Modern warfare meets actual warfare
The Duke of Wellington once said the battle of Waterloo was won on the playing fields of Eton. In the future, battles may be won on the playing fields of the Xbox and PlayStation, or something much like them.
At sites like Fort Benning, Georgia, Fort Bragg, North Carolina, and Fort Campbell, Kentucky, US Army personnel are training for overseas deployment using simulated 3D environments designed to replicate what they'll encounter in Iraq or Afghanistan. They're sweeping out buildings, ducking enemy fire, and disabling improvised explosive devices (IEDs) without ever leaving a 10-by-10-foot space in the middle of an otherwise empty building.
Dismounted Soldier Training System (DSTS), Intelligent Decisions
The Dismounted Soldier Training System (DSTS) uses PCs, modern gaming engines, and virtual reality gear to simulate actual battlefield conditions, says Floyd West, director of simulation and training for Intelligent Decisions, which won the contract to build these units for the Army. The military recently deployed six of these systems to US bases, with another 30 set to ship out worldwide by the end of the year.
Every DSTS kit consists of 9 manned modules, each one featuring an immersive head-mounted display with microphone and speakers, a backpack CPU weighing between 12 and 15 pounds, a vest with embedded motion and pressure sensors, and a simulated weapon. There are also seven laptop workstations that allow military trainers to control the action, introduce new elements into the environment, and review how each soldier did after an exercise is completed.
Inside the DSTS, soldiers stand on a three-by-three-foot pad and move their avatars across a battlefield hundreds of meters in size using toggle switches on their simulated weapons. When a grunt ducks or hits the floor, so does his avatar, says West. Soldiers can see and communicate with nearby squad members. If a soldier gets hit by enemy fire, his display flashes red and his movement is impaired by the system. If he's shot in the arm or the leg, his avatar can't run or use that limb.
Dismounted Soldier Training System Video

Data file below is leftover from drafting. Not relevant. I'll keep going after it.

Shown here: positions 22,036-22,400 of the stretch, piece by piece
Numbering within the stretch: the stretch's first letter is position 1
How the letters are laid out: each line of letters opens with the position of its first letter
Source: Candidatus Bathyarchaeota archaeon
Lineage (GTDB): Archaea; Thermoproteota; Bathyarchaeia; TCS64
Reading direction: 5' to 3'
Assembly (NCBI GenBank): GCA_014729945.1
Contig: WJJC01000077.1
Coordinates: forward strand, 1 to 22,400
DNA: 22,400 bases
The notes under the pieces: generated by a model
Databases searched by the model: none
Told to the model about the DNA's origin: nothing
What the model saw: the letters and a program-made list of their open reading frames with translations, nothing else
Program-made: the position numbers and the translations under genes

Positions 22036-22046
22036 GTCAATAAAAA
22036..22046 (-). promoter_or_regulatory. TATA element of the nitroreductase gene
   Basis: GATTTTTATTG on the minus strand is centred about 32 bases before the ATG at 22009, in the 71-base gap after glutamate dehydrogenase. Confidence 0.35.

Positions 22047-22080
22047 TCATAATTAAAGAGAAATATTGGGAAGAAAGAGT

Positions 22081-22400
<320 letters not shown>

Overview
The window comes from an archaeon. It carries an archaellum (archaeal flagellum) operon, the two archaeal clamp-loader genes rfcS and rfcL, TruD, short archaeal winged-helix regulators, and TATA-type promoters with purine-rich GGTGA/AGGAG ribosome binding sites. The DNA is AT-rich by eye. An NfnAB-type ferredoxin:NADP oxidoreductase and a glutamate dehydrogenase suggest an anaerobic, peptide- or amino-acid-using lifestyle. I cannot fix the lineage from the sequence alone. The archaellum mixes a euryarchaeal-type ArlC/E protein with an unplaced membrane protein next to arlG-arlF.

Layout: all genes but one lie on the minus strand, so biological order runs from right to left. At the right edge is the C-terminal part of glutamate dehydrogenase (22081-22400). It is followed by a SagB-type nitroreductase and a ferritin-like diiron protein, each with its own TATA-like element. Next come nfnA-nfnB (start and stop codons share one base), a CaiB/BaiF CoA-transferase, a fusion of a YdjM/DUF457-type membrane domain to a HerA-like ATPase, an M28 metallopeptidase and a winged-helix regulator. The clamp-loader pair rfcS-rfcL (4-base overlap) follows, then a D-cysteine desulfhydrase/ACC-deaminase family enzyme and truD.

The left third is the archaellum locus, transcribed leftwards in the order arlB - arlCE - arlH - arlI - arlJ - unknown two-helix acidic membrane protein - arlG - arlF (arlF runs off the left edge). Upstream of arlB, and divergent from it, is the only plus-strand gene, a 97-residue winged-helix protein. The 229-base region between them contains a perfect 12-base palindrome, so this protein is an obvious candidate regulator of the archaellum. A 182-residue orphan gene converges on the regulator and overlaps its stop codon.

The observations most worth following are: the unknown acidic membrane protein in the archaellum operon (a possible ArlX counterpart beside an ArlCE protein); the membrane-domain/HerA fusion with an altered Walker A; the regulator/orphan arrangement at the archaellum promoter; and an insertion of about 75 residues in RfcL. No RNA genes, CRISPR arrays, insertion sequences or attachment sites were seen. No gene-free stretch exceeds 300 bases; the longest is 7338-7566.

"The soldiers are immersed in a full 3D virtual world," says West. "They can hear birds and the sound of bullets whizzing by. They can see and hear other squad members who are near them in the virtual environment, but otherwise they can't – even if the soldier is standing right next to them in the physical world."
Gaming has been a part of military training for centuries, notes Andy Petroski, director of the Learning Technologies Master of Science program at Harrisburg University of Science and Technology in Pennsylvania. In the 1940s and 50s, the US military adopted simulations as a training strategy, he adds.
"The serious game industry is an offshoot of military simulators," says Petroski. "The technology and skillsets required to create games and simulations have simply gotten a lot more consumer-friendly and affordable."
But besides combat operations and flight sims, the military uses gaming software to train noncombat personnel in business-related tasks such as procurement, engineering, and facilities management, he adds.
Harrisburg University is also the home of the Virtusphere, a 10-foot-wide hollow plastic ball resting on a metal base that serves as a mobile environment for 3D simulations. Users don a head-mounted display and enter the ball, which then responds to their movement, rolling in place as they walk or change direction. The university is researching how to use the sphere to train law enforcement, first responders, and military combat personnel, says Petroski.